Erich Kussman dropped out of school when he was 14. Not knowing his father and with a mother addicted to drugs, he spent most of his childhood on the street, armed, selling drugs, and trying to survive. His teenage years were marked by frequent arrests and brief periods of freedom. In 2004, Kussman was involved in a robbery and sentenced to 12 years at the Albert C. Wagner Youth Correctional Facility, a prision in New Jersey (United States). Today, at 37, Kussman is married, a stepfather of two and a master’s student at Princeton Theological Seminary. His path from the world of crime to the university started behind bars, with the help of local college students, most of whom grew up with more opportunities than he had.

While incarcerated, Kussman worked in the prison chapel, and in 2008 the chaplain convinced him to take part in a new educational project. “I said, ‘You know what, why not? Let’s give it a shot,’” Kussman recalls. “They don’t really give you too many things to do in prison.”

Kussman joined the pilot group of the Petey Greene Program, which recruits volunteers from universities to tutor prisoners who want to get a high school degree. Founded by two alumni of Princeton University, just a few miles away, that program allowed Kussman, for a year and a half, to receive weekly support from university students. His meetings with those students made him want something different in life.

“At first we didn’t take them that seriously,” he says. “I remember asking a question to one of the tutors. Her name was Julia. And I asked, ‘How much do you get paid for being here?’ And she said, ‘I don’t get paid, I volunteer.’ And that kind of like threw me off a little bit. I’m like, who actually volunteers to come here?” Over time, the dedication he saw in people like Julia inspired him.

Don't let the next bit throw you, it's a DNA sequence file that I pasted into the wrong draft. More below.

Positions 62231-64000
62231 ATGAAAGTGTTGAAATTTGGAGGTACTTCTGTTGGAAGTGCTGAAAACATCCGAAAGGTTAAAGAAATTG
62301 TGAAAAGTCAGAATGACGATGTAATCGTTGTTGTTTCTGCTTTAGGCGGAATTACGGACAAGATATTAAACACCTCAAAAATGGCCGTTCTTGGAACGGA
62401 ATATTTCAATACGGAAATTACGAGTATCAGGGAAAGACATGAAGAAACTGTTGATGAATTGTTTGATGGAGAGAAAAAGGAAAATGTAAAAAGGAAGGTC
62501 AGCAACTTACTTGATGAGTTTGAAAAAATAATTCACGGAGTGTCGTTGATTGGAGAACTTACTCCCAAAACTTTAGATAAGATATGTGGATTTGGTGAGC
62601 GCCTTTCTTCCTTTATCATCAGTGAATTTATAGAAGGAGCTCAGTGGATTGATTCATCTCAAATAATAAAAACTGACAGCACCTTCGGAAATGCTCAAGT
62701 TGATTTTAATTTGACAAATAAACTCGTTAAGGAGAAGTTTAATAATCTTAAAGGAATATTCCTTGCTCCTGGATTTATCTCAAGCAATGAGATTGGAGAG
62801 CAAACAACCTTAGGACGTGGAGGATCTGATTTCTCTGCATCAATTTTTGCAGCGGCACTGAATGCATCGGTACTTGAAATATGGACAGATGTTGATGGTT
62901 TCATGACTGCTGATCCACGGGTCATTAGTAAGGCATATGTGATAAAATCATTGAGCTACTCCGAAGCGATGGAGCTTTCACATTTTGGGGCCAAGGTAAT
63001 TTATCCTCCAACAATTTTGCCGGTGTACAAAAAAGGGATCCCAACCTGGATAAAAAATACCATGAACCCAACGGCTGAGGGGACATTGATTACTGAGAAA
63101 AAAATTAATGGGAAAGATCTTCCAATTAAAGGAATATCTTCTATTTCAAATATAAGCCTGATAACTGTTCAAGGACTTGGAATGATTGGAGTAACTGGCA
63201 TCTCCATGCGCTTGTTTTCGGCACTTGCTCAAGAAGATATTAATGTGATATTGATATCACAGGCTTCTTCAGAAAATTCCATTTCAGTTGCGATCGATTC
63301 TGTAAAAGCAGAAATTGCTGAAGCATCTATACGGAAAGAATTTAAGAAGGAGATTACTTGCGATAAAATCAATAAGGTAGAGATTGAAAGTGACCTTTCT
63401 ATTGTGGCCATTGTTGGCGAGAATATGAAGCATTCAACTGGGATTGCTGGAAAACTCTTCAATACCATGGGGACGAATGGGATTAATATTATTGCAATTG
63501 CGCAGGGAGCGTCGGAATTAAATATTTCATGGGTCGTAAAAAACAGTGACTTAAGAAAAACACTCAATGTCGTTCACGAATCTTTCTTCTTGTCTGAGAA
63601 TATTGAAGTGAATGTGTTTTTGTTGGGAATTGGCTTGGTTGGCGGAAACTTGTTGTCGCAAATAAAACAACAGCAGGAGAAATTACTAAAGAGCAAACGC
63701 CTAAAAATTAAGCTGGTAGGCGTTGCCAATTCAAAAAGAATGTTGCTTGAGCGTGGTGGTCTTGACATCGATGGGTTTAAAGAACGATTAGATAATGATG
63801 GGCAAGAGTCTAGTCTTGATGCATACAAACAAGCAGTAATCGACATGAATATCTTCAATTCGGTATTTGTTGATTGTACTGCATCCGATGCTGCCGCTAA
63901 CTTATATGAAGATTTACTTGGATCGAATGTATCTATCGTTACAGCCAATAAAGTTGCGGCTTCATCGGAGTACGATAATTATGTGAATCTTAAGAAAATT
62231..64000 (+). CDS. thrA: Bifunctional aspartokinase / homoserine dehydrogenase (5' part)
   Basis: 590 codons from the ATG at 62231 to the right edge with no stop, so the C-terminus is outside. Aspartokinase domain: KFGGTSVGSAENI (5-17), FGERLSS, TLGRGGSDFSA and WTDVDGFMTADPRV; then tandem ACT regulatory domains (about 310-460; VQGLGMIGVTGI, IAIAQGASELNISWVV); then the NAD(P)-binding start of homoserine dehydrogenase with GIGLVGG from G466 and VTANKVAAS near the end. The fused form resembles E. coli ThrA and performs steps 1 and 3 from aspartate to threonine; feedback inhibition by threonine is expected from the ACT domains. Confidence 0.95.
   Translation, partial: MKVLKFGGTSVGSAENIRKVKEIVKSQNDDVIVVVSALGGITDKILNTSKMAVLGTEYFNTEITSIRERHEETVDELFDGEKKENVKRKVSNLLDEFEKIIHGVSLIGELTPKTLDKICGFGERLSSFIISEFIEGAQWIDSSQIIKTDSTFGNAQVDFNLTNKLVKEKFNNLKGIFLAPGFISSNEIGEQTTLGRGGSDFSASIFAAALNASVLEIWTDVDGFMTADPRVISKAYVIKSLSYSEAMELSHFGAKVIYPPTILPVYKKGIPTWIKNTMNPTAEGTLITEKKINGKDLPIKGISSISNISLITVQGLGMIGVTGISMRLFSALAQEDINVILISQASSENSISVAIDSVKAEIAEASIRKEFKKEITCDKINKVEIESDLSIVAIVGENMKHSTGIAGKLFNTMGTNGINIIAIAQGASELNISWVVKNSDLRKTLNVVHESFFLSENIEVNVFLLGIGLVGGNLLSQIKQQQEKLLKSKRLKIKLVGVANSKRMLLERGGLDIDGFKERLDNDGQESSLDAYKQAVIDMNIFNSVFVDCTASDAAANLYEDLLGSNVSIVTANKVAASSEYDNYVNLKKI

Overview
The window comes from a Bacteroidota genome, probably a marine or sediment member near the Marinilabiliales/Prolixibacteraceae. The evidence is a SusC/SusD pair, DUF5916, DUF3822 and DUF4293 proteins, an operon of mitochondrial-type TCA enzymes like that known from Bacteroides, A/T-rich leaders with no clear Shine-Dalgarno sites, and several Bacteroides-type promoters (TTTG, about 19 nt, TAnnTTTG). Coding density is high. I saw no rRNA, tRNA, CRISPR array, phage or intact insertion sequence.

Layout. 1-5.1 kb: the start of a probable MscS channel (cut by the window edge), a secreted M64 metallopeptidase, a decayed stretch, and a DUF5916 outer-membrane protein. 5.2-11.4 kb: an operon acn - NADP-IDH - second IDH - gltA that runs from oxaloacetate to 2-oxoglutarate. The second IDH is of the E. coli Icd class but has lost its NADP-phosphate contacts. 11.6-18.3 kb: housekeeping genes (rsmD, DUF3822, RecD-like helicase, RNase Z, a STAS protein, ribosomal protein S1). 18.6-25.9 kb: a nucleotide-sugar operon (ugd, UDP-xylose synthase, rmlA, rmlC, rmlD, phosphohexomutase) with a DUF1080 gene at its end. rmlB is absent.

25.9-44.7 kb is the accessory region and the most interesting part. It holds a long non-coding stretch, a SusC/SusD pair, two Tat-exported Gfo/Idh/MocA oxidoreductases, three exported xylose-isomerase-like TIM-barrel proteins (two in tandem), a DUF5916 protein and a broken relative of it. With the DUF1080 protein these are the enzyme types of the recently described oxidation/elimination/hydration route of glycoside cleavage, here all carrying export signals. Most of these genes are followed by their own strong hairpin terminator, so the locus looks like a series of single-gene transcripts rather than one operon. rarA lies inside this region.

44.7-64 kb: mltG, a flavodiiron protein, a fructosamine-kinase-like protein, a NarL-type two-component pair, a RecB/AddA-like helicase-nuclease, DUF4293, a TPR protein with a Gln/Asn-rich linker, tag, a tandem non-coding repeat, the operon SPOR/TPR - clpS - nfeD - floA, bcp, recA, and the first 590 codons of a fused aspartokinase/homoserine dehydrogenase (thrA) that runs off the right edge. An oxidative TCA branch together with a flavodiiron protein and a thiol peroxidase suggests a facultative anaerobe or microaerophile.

“The tutors that were coming in from Petey Greene, they helped me see outside of the box of my own thinking,” says Kussman. “You know, we grow up with certain stigma, certain beliefs, but they were able to transcend those boxes and show me there was life outside of what I know. And that life outside of what I knew was what I started to yearn for and crave,” he said.

With the help of the tutors, Kussman got his high school degree and, once released from prison, went to college. He graduated in biblical studies and soon afterward was admitted to the master’s program at Princeton Theological Seminary. He’s not alone in his accomplishments: at least two former inmates from Kussman’s Petey Greene pilot group now have university diplomas.

The tutoring sessions offered by the Petey Greene Program are weekly, one-on-one, about an hour and a half long and take place in classrooms inside the prisons. Volunteers answer questions about school materials and help students with reading and homework. Sometimes the tutors are called in to teach classes or help teachers. The incarcerated student’s ultimate goal is to pass the exam for the General Equivalency Diploma (GED), which is equivalent to a high school degree. After they pass, the incarcerated students leave the program to make room for other inmates.

A room (study room or library), with tables, some rectangular and some round. Some people are wearing green shirts (volunteers) while others wear uniforms with beige shirts and pants (prisoners). Most are taking notes and talking. In the background are several bookshelves with books (including encyclopedias) and globes. There are colorful pictures on the walls.